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So many pet foods, so many choices! What is best for my pet?

dog witting with food

With so many choices for pet foods on the market today, it can be overwhelming to walk into a store to try and choose a food for your furry companion.  Pet food companies use advertisements to convince consumers to buy their product, and as we all know, advertising is not always truthful.  Some commercial diets can actually be harmful to pets. Diet-related health issues may not show up immediately, but they can become very serious over time. 

Animals suffer from many of the same afflictions as humans – obesity, diabetes, arthritis, allergies and seizures to name a few. Our own bad habits of consuming unbalanced, supersized, processed foods and foods high in carbohydrates are creating the same problems in our pets. Just like us, their lives can be shortened by the foods they are eating.

             Most of the pet foods on the market are marked “AAFCO approved”, however, the requirements to gain this approval are very basic only.  AAFCO (The Association of American Feed Control) only tests 8 animals on any given diet over a 6 month span; each pet food can be “AAFCO approved” as long as 6 of the 8 animals in the food trial did not die during the testing period.  These industry standards are not a good indicator of an animal’s overall health and well-being in the long term.  To us, “AAFCO approved” is simply not enough.

Whole food nutrition is just as important in the animal world as it is for us. The focus should be on feeding a diet rich in high quality meat protein, healthy carbohydrates, and fruits and vegetables. Dogs are omnivores like humans, while cats are carnivores. Cats benefit from a diet that is richer in meat protein than carbohydrates. Your dog’s diet should contain a healthy amount of meat protein, but also the high quality carbohydrates that they need to thrive.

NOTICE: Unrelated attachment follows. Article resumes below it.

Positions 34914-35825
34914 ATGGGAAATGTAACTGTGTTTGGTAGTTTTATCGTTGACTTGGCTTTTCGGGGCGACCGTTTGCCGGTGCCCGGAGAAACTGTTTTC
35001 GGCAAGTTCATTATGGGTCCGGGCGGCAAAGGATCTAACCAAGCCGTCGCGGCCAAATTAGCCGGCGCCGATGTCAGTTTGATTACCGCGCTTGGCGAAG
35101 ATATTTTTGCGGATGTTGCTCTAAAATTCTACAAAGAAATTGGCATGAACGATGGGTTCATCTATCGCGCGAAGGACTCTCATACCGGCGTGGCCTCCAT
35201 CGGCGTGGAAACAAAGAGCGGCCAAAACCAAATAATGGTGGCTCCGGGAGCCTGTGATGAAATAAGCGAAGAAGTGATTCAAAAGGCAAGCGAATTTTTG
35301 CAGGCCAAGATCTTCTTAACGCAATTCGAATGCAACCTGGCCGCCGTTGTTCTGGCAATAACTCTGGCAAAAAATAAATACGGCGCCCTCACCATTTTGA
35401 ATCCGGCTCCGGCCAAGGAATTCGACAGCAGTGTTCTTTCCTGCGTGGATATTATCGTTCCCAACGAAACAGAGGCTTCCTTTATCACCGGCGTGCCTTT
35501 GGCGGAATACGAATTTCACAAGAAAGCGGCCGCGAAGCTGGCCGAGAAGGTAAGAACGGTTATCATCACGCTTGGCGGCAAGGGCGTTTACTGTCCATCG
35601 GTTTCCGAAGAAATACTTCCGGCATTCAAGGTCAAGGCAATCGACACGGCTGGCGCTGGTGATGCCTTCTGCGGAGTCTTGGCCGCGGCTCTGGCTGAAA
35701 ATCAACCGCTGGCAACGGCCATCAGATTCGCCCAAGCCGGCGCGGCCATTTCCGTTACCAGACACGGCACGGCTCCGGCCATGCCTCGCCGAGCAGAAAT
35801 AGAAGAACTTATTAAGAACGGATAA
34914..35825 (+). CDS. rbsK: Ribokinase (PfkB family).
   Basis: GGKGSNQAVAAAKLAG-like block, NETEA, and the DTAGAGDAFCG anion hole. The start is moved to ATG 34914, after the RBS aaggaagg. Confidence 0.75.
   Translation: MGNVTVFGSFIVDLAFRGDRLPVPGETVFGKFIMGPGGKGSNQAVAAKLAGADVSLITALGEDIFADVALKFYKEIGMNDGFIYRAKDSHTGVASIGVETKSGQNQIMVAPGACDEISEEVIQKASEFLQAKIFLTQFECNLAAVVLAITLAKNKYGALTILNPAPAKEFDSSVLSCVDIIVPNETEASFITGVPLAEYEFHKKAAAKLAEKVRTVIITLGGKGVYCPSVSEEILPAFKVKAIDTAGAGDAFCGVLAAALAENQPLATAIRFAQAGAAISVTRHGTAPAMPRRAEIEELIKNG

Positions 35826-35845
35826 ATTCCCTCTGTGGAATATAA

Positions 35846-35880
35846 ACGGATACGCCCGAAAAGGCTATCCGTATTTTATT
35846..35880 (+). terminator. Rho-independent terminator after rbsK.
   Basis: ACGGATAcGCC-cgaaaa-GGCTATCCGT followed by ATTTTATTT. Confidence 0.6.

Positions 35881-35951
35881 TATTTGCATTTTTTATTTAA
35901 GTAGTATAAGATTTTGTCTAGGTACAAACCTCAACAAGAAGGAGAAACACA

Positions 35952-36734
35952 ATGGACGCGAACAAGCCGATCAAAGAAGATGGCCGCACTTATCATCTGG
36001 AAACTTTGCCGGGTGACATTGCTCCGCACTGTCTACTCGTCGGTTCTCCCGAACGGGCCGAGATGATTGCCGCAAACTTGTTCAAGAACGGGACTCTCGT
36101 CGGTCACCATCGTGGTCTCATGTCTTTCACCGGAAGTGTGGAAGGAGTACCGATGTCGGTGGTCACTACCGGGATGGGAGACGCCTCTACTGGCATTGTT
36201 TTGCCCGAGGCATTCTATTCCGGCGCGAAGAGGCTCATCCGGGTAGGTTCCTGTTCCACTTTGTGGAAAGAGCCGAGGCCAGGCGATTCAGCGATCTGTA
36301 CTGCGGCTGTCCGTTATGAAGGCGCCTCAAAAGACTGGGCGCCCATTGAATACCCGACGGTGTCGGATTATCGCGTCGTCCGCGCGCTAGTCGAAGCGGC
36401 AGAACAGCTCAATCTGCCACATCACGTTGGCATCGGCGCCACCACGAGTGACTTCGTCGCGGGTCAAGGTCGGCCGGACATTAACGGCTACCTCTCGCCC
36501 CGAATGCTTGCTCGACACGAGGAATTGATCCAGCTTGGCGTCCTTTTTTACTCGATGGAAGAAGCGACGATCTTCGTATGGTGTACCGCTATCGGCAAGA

Pets are able to derive nutrients from grains, fruits, and vegetables – these non-meat foods are not simply fillers, but are a valuable source of essential vitamins, minerals, and fiber. A good pet food will contain meat, vegetables and grains, and often time fruits. Diets that are over-processed and cooked at high temperatures are less nutritious. The high temperatures of the cooking process deactivate enzymes that are essential to the digestive process, and denature proteins which are vital to our pets’ health. Gently cooked and canned foods tend to be healthier for our pets than over-processed and overcooked diets that are lacking in nutritional value.


  • Vegetables and fruits are considered good sources of carbohydrates.
  • Grain-free is not better! Grains contain taurine, a nutrient that is important for heart health. Foods with only beans, peas, or potatoes in place of a whole grain may not allow for proper taurine absorption - we do not recommend a grain-free diet for this reason. If your pet’s grain-free food only contains beans, peas, lentils or potatoes then they are at high risk for developing heart disease. Opt for diets that contain rice, barley, oats, whole wheat or whole kernel corn.


  • Foods made in China.
  • Additives, food colorings and ingredients such as propylene glycol.